It befell when King Arthur had wedded Queen Guinevere and fulfilled the Round Table, and so after his marvellous knights and he had vanquished the most part of his enemies–
. . . then so it befell that the Emperor of Rome, Lucius, sent unto Arthur messengers commanding him for to pay his truage that his ancestors have paid before him.
When King Arthur wist what they meant, he looked up with his grey eyes, and angered at the messengers passing sore.
–from Le Morte Darthur, by Thomas Malory.
Helen Cooper, ed. Oxford University Press, 1988.
Sometimes, you might be feeling that things have come together in your life, that things are going well. Perhaps you are home, enjoying a meal with friends; perhaps you just got married or got a new job or have finally come into a good, stable place in your life. Then, something rocks the equanimity. In 2021, all I need say is “covid” to bring such a circumstance to mind.
In Thomas Malory’s epic tale of King Arthur, Le Morte Darthur, the young king has finally, exhaustedly, solidified his rule and he just married Guinevere (though Merlin told him not to). They are celebrating in Camelot with a comforting future ahead. Then, out of the blue, ambassadors from Rome come to Arthur’s court, demanding fealty, and a whole unexpected trajectory spins into play. Arthur will leave England with troops, battle his way across Europe, slay a giant, kill the Roman emperor, rest by Lake Lucerne, cross the Alps, besiege a city, and, ultimately, arrive in Rome. It becomes his defining action as king, and his journey defined mine as a reader. I decided to follow Arthur’s route.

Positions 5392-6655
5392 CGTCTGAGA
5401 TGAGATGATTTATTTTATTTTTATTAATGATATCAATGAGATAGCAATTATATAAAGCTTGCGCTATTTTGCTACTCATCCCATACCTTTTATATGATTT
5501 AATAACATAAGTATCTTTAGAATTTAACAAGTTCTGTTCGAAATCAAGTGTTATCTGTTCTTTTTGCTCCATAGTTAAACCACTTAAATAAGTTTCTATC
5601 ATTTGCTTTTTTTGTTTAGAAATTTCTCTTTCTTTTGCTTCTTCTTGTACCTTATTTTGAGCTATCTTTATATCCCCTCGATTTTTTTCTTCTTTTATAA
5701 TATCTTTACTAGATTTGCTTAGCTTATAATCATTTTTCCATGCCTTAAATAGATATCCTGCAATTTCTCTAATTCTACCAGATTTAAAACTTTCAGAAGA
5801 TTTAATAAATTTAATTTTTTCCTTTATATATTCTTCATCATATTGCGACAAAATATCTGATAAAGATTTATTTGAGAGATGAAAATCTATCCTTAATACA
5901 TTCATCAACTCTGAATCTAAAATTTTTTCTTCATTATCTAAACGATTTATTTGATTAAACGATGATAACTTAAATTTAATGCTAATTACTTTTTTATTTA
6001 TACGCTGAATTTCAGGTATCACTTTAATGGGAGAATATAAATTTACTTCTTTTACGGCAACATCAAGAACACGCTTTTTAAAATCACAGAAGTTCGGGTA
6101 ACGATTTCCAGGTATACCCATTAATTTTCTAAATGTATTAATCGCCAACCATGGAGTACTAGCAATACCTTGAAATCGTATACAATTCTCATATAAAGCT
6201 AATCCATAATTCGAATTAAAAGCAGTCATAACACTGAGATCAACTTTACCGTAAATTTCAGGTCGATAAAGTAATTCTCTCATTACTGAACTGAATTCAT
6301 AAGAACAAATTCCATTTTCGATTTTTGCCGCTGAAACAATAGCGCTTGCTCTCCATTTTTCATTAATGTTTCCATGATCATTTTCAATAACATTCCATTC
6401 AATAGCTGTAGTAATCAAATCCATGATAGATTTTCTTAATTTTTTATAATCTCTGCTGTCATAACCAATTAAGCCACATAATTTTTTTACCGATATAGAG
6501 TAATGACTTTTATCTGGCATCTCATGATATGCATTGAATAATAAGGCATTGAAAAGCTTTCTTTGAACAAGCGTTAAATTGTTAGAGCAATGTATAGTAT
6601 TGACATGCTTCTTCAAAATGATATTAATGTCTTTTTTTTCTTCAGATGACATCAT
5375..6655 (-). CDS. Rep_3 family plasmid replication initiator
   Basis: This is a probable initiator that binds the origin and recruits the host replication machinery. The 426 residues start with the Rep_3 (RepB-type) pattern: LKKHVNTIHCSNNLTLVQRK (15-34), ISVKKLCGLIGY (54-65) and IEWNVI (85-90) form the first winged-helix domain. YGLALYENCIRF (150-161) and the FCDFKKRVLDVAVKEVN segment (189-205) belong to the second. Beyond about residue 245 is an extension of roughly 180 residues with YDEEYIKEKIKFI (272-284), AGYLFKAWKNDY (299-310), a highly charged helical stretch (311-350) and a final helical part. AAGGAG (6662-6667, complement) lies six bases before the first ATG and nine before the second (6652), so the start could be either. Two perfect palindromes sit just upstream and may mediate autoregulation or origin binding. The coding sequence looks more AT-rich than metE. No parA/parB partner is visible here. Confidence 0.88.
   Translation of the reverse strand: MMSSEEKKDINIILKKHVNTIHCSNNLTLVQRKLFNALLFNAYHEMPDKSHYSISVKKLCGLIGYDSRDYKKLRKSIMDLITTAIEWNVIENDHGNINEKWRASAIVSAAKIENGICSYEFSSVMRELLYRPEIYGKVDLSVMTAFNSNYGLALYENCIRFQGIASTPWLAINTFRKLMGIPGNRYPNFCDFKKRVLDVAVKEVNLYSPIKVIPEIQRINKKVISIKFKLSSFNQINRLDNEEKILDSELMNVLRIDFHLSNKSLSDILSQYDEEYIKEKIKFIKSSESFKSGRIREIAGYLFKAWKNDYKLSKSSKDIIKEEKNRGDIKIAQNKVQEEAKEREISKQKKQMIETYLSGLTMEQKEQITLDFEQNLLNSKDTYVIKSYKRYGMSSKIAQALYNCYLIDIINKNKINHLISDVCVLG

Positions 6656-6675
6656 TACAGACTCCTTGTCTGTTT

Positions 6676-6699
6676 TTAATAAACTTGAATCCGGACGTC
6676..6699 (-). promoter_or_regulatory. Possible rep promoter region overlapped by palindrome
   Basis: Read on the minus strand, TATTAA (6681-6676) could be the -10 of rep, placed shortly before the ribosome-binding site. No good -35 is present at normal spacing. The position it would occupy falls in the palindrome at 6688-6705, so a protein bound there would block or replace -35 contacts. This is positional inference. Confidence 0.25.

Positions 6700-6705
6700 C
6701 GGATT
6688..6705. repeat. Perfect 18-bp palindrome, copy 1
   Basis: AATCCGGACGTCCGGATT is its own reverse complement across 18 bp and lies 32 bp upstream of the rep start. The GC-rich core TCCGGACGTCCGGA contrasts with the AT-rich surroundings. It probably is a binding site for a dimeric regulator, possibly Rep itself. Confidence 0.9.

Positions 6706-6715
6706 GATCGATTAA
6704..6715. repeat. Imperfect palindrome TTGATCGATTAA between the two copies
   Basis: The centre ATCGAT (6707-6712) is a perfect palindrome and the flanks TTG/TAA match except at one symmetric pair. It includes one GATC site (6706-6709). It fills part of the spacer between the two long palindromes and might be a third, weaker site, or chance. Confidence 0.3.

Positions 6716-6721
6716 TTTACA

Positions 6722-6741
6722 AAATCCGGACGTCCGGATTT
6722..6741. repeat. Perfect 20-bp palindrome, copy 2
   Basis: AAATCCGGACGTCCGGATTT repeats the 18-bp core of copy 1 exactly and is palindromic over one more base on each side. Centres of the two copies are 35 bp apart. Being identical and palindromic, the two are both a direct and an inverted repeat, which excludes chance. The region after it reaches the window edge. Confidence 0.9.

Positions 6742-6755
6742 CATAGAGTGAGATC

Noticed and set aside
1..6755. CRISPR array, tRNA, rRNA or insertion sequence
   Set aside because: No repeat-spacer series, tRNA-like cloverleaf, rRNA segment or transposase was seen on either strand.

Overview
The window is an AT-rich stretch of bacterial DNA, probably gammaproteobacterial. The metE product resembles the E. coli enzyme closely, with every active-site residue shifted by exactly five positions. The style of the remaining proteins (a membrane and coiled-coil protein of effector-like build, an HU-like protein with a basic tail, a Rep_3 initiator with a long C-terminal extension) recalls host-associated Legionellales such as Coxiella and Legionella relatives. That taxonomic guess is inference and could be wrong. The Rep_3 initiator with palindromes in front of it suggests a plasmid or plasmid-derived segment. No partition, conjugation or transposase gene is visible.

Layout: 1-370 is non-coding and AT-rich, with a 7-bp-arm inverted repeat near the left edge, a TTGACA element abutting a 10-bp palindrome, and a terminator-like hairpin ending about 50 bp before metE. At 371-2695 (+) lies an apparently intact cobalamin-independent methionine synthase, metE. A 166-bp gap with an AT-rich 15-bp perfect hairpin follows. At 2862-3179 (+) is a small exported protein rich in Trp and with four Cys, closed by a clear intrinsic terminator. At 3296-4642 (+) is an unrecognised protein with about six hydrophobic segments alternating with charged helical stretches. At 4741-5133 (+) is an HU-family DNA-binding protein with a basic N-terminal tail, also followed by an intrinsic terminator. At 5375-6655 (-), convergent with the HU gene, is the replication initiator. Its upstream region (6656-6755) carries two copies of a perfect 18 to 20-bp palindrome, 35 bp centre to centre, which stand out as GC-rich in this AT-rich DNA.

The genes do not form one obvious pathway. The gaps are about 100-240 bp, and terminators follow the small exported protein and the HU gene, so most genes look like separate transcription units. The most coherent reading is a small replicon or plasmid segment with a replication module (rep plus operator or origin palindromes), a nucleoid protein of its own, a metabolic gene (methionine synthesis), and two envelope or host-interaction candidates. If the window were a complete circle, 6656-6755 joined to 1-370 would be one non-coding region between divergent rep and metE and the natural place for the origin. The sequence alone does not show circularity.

I am a professor of literature at a small college; I write about the intersection of medieval literature and geography . . . of poets and astronomers. I have a new book coming out from Routledge called Mirror of the World: Literature, Maps, and Geographic Writing in Late Medieval and Early Modern England.
This blog chronicles my journey following the legendary route of King Arthur’s Roman War campaign, from Winchester to Rome.
To follow the journey, begin with the oldest posts, found in the column to the right. Begin in May.